The last example of a patient who is most likely a candidate for a blood transfusion is a patient who experienced bleeding during surgery, or a traumatic injury. Blood transfusions are a “vital and integral part of modern health care” (Kaur et al. 103). Severe injuries from war, car crashes, or natural disasters that result in blood loss require blood transfusions for treatment. Also, an interesting fact given by the National Heart, Lung, and Blood Institute, “about one-third of all heart surgery patients have a transfusion” (“Who Needs a Blood Transfusion?”).

This compilation of knowledge regarding blood donation and transfusion leads to a few questions. If this is such a problem, why isn’t anyone stepping forward and changing the system?” There are organizations such as the American Red Cross and the Nebraska Community Blood Bank that work to solve this problem, but why are donor counts still low? What causes people to donate blood? And what causes people not to donate blood? How has donor deferral been such an impacting factor on the amount of blood donations in recent history? And how has the effects of donating blood seen in others caused others not to donate?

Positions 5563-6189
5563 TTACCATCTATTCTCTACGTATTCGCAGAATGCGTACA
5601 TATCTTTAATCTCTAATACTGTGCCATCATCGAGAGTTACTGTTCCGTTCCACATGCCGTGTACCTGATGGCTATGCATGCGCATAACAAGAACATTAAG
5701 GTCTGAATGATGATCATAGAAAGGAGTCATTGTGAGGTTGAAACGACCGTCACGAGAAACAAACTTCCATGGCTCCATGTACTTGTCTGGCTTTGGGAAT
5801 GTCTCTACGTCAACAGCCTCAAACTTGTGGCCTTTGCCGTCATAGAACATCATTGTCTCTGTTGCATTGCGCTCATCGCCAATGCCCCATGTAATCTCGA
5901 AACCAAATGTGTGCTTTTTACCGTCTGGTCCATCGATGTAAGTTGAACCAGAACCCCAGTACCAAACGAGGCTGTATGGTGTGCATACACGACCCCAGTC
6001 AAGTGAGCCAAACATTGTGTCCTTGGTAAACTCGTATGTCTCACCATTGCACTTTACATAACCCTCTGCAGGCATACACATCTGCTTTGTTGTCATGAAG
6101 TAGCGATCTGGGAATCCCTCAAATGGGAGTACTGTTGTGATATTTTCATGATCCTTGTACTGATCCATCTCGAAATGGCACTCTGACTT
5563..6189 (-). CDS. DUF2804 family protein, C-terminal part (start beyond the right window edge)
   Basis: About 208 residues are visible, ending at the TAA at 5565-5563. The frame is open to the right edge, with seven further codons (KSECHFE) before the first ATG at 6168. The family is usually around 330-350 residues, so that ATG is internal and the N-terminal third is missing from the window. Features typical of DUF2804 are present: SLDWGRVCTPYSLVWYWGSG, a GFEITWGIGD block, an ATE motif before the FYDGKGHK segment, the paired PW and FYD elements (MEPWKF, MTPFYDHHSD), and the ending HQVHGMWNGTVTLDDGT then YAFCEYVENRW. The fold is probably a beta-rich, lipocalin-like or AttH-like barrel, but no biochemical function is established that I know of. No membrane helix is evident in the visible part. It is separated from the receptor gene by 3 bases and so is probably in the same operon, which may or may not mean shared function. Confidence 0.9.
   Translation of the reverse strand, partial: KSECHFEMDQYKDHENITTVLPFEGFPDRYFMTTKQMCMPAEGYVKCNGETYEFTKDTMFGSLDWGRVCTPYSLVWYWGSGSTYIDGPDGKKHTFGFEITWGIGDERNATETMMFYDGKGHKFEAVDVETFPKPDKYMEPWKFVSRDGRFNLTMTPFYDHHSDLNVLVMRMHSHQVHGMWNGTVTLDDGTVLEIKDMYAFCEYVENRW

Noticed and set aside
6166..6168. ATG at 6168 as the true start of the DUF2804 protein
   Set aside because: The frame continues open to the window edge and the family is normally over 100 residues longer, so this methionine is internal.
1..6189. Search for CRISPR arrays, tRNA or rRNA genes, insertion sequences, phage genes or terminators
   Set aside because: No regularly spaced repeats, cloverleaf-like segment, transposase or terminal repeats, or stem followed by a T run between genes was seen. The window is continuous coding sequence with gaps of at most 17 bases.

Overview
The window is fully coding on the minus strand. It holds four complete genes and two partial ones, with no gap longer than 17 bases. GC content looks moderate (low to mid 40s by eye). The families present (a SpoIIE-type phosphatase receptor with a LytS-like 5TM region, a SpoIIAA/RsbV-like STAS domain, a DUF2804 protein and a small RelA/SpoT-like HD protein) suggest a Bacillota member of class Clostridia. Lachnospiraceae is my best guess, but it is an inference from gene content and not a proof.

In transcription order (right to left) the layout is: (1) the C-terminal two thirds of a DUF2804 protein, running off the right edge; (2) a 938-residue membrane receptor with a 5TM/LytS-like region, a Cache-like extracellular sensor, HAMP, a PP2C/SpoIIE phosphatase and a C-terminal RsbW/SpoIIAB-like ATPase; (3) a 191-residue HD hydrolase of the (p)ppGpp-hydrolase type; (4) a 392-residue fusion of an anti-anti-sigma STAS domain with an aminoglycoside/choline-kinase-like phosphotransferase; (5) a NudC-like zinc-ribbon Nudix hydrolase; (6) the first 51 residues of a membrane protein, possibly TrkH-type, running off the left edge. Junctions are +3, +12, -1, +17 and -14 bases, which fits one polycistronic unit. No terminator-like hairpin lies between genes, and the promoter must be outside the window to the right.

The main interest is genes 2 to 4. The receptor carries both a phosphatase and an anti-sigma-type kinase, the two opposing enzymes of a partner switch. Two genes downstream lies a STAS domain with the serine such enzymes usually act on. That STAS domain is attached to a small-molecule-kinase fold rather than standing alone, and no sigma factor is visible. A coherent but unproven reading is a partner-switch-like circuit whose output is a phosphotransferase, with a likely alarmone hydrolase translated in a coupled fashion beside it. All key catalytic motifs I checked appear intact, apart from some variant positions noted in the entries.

When considering an option to solve the problem of low blood donation counts, it is important to know what causes people not to donate. It is also important to know what causes people to donate, and to use that information to influence those who choose not to. A study done in 2007 by B. Nilsson Sojka and P. Sojka of the Department of Laboratory Medicine (Transfusion Medicine), and Department of Community Medicine and Rehabilitation (Rehabilitation Medicine) investigated the motives for donating blood along with some reasons for why people don’t donate blood. To conduct this study they administered a questionnaire to 600 blood donors with a history of at least one previous whole blood donation. Although they administered to 600 people, only 531 people actually filled out the survey. Once the survey was finished, it was concluded that “altruism was the most common general motive for donating blood and also for continuing to be an active donor” (Sojka and Sojka, 56). According to Meriam Webster’s Dictionary, altruism is an “unselfish regard for or devotion to the welfare of others.” In other words, altruism is doing something due to the belief that someone is in need of your help. Along with altruism, the second most common reason for why people donate blood was social responsibility/obligation (Sojka and Sojka, 56). In this case, the donor feels like because they are healthy and able to donate, it is their social duty to give to others. According to the study done by Sojka and Sojka, other reasons for why people donate that the study found were influence from friends, health care occupation, and recruitment by blood bank or military service.